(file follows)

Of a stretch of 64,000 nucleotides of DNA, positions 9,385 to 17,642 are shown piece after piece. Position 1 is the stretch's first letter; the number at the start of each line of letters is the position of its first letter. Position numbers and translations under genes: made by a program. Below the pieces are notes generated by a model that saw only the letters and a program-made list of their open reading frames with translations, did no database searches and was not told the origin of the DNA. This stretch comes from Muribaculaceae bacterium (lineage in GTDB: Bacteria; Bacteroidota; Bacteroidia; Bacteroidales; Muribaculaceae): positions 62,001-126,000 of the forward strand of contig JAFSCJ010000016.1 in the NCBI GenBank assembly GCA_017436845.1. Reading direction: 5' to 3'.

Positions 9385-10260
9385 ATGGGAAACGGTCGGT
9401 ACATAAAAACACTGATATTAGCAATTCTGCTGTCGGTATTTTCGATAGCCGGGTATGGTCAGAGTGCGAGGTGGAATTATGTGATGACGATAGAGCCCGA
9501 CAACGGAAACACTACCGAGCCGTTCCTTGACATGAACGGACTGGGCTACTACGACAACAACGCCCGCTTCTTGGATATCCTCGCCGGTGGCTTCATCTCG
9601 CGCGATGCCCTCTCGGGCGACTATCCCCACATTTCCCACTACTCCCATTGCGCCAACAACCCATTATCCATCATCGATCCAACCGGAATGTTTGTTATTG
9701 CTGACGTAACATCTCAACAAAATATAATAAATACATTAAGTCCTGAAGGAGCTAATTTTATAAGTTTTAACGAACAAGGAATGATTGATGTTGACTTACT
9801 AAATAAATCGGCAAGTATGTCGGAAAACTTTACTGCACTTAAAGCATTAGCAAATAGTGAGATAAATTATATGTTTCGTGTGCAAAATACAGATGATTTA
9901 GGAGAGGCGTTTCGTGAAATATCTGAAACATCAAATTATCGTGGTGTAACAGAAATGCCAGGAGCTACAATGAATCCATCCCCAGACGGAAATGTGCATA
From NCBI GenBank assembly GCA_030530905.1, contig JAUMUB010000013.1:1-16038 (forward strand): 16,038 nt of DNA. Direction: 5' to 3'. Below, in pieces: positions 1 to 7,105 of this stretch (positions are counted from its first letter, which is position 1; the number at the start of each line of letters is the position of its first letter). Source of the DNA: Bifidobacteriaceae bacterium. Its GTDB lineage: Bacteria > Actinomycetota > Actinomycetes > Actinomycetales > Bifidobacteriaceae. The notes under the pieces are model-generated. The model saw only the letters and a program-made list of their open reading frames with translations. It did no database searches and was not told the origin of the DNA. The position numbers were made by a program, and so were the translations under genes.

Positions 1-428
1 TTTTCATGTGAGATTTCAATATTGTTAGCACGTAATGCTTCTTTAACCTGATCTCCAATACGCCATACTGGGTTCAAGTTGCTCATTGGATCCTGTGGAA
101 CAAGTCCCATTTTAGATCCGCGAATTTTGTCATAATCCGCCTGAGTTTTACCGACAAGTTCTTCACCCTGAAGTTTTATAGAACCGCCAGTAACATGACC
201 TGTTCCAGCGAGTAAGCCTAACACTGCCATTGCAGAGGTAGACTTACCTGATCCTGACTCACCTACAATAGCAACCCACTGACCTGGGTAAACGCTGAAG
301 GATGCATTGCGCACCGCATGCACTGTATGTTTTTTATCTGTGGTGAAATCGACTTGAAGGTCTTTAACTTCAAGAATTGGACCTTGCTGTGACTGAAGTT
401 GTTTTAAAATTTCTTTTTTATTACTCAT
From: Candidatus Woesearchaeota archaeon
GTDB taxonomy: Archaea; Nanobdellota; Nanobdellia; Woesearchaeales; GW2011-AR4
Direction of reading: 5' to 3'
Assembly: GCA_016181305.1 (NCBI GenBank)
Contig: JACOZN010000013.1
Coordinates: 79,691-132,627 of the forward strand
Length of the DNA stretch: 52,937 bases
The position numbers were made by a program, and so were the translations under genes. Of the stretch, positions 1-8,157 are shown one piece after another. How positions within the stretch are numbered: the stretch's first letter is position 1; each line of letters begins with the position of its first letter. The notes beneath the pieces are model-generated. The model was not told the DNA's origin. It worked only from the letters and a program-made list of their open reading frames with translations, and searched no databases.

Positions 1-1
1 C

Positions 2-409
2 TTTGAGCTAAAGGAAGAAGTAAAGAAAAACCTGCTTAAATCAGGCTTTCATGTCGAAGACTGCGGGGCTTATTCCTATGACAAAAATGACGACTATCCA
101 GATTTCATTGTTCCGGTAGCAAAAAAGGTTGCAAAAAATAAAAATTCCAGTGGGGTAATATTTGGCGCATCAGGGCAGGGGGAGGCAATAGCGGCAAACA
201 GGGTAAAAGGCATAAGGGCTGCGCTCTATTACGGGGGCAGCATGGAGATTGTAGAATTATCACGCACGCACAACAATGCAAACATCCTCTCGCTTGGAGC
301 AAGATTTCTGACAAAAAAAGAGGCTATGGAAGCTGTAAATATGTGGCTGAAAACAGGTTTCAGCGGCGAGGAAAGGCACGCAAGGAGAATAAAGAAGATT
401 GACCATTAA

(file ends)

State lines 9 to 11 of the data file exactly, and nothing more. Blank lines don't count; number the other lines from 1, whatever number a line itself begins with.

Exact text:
9901 GGAGAGGCGTTTCGTGAAATATCTGAAACATCAAATTATCGTGGTGTAACAGAAATGCCAGGAGCTACAATGAATCCATCCCCAGACGGAAATGTGCATA
From NCBI GenBank assembly GCA_030530905.1, contig JAUMUB010000013.1:1-16038 (forward strand): 16,038 nt of DNA. Direction: 5' to 3'. Below, in pieces: positions 1 to 7,105 of this stretch (positions are counted from its first letter, which is position 1; the number at the start of each line of letters is the position of its first letter). Source of the DNA: Bifidobacteriaceae bacterium. Its GTDB lineage: Bacteria > Actinomycetota > Actinomycetes > Actinomycetales > Bifidobacteriaceae. The notes under the pieces are model-generated. The model saw only the letters and a program-made list of their open reading frames with translations. It did no database searches and was not told the origin of the DNA. The position numbers were made by a program, and so were the translations under genes.

Positions 1-428